“We laid off about 40 salespeople out of more than 1,500 in our marketing organization. That's a typical quarter. When we do performance management right, we can often know within three months or less of a sales hire, even during the holidays “, whether they are going to be successful or not,” he said, adding: “It's important to note that just because we fire someone doesn't mean they're a bad employee. Doesn't mean it won't be really, really great somewhere else.”

Deeply personal situations made public.

Public reactions to Pietsch's video have been mixed. On Glassdoor, some commentators I blame Cloudflare for framing what they say appear to be budgetary layoffs as a performance-based layoff. Others describe Pietsche as “confrontational” and “toxic,” with one commenter calling her decision to record and post the video “poor judgment (sic).” On X, by contrast, many comments express support for Pietsche, who many believe deserved a clear explanation from Cloudflare.

Cloudflare did not immediately respond to a request for comment.

Dorsey, who focuses on differences between generational age groups in relation to business, says that for Generation Z, sharing deeply personal situations with tens of thousands of followers and speaking publicly about traditionally private matters is normal behavior.

“The important thing is that a lot of the young people we see post this on TikTok – remember, they grew up on TikTok. They shared their setbacks, they shared their breakthroughs – it could be a breakup with someone, it could be getting into college,” he said.

“For many of them, (it's) the first time they've been fired. So, of course, they want everyone to know and then they wait for the answer to tell them whether or not it was the right decision,” he added. .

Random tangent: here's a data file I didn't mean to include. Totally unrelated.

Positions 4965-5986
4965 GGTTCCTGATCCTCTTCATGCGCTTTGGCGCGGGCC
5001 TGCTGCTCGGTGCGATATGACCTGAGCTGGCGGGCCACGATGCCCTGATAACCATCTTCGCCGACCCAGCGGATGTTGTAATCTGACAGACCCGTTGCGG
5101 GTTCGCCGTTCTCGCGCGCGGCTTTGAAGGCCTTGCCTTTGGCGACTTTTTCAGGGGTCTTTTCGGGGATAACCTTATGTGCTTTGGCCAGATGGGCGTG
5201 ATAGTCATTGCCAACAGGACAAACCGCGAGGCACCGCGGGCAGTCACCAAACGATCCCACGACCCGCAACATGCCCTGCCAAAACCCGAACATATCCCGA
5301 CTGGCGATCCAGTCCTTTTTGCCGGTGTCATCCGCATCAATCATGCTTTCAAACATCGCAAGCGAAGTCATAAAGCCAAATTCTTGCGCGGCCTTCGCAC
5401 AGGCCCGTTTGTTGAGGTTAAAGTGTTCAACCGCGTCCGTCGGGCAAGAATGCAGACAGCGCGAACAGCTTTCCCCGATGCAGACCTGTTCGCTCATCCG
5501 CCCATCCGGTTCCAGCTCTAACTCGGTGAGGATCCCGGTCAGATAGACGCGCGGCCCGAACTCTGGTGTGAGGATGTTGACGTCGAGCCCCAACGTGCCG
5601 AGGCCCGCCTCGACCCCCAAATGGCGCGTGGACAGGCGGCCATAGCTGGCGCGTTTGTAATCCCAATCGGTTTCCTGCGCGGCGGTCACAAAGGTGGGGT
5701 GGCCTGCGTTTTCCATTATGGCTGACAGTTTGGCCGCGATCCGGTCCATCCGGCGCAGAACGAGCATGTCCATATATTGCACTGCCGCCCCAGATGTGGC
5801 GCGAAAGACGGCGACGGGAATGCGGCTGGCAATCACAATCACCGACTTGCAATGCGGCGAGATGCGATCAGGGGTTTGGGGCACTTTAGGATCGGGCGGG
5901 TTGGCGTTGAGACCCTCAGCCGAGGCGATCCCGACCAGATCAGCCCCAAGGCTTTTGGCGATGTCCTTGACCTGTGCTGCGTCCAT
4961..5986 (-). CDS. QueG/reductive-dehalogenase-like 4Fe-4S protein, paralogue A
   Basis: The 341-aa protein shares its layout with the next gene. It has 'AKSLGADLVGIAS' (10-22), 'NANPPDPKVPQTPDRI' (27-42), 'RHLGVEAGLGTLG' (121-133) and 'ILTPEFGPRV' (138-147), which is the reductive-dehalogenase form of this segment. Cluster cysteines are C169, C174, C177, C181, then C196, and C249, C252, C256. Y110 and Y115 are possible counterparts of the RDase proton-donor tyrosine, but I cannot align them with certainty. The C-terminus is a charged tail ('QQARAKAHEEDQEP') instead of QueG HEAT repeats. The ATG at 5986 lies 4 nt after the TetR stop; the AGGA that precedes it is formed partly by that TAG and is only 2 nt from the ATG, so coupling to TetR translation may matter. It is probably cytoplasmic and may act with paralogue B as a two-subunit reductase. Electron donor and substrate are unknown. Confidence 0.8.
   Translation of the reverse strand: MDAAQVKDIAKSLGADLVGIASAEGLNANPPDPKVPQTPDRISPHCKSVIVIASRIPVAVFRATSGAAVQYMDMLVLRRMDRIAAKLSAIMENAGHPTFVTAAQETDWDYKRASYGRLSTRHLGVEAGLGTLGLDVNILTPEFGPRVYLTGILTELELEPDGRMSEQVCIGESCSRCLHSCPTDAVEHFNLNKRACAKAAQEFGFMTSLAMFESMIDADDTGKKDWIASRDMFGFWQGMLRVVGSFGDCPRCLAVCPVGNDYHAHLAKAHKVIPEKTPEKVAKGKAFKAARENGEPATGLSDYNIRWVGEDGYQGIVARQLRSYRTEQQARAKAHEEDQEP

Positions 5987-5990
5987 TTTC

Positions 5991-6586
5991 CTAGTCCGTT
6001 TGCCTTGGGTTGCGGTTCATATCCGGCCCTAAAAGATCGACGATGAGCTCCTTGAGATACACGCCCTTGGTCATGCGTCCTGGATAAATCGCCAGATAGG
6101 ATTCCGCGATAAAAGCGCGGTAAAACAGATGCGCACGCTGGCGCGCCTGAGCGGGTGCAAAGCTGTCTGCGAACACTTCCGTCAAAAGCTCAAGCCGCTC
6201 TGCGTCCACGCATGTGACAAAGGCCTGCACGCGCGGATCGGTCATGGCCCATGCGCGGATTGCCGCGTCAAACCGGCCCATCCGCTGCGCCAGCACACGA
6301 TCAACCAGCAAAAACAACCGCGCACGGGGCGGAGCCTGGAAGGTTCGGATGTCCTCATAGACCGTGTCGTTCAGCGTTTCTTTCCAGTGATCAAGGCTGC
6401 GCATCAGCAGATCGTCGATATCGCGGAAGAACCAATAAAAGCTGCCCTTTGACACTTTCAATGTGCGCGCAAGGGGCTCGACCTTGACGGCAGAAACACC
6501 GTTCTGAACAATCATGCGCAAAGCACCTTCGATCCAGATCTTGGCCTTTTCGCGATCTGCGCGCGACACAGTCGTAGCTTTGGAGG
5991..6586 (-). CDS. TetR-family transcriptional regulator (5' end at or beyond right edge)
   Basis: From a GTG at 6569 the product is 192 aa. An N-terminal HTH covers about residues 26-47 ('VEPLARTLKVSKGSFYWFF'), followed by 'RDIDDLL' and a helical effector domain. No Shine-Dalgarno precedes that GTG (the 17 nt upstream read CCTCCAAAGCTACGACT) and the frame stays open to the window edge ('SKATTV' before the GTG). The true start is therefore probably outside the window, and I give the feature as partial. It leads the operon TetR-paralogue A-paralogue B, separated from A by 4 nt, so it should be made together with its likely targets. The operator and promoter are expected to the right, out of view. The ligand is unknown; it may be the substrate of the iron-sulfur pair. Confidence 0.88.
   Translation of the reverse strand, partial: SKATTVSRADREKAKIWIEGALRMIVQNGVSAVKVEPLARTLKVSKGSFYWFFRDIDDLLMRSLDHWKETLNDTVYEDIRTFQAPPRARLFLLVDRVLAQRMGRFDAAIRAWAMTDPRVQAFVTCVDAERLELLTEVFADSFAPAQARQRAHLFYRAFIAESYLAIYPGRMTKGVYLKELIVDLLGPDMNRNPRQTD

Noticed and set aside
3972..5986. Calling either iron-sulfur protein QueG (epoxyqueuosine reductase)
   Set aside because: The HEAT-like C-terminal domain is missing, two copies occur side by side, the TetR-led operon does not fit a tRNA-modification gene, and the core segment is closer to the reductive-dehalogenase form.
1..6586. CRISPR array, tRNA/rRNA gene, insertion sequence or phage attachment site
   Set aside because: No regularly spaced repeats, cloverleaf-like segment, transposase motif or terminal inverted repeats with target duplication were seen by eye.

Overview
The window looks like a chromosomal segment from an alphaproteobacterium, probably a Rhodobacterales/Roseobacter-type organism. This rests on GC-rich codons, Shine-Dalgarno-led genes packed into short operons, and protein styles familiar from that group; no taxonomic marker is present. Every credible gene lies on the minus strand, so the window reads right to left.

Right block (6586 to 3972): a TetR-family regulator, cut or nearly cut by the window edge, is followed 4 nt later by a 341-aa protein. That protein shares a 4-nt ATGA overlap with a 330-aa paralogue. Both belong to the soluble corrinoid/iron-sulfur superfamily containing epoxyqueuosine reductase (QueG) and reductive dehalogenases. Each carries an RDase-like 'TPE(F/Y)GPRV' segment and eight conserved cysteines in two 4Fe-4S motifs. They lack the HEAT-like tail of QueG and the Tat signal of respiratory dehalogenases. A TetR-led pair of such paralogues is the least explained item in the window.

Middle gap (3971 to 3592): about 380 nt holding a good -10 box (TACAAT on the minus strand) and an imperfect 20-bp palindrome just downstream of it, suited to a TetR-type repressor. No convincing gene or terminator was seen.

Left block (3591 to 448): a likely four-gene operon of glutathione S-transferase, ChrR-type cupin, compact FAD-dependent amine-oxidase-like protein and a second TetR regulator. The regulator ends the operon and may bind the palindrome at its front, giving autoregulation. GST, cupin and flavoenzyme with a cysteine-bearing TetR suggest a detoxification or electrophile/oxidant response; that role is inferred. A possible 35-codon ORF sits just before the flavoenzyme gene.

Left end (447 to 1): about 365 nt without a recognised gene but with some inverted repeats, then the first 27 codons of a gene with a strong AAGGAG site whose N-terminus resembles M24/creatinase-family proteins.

According to Dorsey, the main reason many young people share their personal trials and tribulations on social media is for feedback, not monetization.

“They want to get feedback and they often have a hard time having vulnerable conversations in person, so they will often have vulnerable conversations over technology,” he said. “I talk to parents all the time and they say, 'I can't get my child to say anything important and meaningful and vulnerable, but if I text them, they'll tell me everything.' This is just a normal way of being. “.

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There is certainly money to be made for those who manage to attract a large number of followers on TikTok, Instagram or another major social platform, transforming them from simple users to influencers.

“Yes, the reality is that not only has a generation grown up sharing everything, but we have elevated the importance or value of being an influencer, being a social media star. So instead of your 5 minutes of fame, you get a million likes. or a million hearts… In our research we see that many in Generation Z, the influencer adds a real career, so of course they are doing this.”

Influencers with a follower base in the millions can close brand deals ranging from $30,000 to $150,000, the Wall Street Journal reported in October.

Potential consequences

However, influencers or not, those who broadcast videos of themselves being fired from their jobs risk repercussions, such as violating severance agreements, the BBC reports. reported. Layoff videos can also backfire for their posters if viewers find the post vindictive or unprofessional.

“Generally speaking, these types of measures are a double-edged sword. The literature on whistleblowing, a more extreme form of publicly sharing bad practices, shows that people are stigmatized for doing so,” said Ben Voyer, a professor at the School of Business ESCP who founded the Gen Z Observatory, told Business Insider in a recent article.

“Society generally does not reward people who engage in behavior that some may consider treasonous. Posting that kind of content online is a way to get moral support, on the one hand, and a bit of revenge, on the other.” , he claimed.